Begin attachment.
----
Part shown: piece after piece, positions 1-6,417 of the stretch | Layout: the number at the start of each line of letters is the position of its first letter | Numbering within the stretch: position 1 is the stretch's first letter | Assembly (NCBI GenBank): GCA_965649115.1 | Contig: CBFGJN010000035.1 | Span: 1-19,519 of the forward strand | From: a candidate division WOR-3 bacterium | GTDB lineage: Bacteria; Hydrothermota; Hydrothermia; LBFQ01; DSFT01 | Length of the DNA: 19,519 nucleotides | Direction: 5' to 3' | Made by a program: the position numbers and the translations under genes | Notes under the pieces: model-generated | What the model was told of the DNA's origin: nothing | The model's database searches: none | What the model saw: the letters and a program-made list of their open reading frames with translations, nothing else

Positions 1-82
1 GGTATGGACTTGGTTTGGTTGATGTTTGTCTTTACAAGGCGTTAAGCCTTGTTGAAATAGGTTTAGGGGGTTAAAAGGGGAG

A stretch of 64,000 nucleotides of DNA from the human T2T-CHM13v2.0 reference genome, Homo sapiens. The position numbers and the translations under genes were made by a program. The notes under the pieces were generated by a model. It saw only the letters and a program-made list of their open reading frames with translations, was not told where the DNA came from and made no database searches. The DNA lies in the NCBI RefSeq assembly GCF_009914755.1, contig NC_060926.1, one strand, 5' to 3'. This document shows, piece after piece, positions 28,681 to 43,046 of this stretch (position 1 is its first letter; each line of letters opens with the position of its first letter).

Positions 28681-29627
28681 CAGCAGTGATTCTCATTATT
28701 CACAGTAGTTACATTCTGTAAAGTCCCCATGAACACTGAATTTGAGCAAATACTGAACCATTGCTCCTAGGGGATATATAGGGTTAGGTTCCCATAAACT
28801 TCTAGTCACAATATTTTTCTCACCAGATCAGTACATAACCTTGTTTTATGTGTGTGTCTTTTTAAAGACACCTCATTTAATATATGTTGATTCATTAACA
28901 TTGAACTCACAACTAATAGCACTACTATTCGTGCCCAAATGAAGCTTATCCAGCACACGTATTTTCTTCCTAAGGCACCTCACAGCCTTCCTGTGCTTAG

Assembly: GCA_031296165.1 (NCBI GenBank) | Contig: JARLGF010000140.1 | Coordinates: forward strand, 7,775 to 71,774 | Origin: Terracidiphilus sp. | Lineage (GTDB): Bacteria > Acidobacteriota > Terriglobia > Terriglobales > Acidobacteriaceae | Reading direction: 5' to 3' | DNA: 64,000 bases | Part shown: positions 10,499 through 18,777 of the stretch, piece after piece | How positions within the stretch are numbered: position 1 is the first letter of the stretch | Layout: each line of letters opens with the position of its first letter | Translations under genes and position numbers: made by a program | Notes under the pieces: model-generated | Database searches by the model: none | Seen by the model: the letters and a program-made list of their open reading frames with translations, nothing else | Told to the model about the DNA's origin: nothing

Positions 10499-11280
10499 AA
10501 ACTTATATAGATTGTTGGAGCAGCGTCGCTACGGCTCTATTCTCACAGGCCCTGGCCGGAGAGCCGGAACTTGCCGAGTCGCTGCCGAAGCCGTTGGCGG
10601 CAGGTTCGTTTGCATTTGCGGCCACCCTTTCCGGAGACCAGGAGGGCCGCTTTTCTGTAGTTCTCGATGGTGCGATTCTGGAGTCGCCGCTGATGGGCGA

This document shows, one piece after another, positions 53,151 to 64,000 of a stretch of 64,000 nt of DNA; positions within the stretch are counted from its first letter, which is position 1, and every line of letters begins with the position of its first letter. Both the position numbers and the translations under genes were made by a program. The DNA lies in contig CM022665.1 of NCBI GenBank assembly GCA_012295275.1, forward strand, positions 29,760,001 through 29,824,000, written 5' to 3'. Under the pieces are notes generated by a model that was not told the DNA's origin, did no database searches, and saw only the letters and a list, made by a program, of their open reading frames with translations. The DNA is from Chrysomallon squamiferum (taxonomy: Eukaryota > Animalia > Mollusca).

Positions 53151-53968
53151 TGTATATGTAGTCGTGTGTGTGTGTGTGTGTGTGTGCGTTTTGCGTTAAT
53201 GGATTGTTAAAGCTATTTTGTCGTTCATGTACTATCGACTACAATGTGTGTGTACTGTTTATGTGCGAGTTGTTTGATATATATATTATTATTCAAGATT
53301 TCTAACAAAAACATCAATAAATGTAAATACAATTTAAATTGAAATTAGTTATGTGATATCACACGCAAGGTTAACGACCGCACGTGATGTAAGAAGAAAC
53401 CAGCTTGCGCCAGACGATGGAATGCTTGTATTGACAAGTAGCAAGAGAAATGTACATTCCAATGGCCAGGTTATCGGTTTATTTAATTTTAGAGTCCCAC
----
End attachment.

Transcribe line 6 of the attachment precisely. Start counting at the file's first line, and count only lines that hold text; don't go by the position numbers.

28681 CAGCAGTGATTCTCATTATT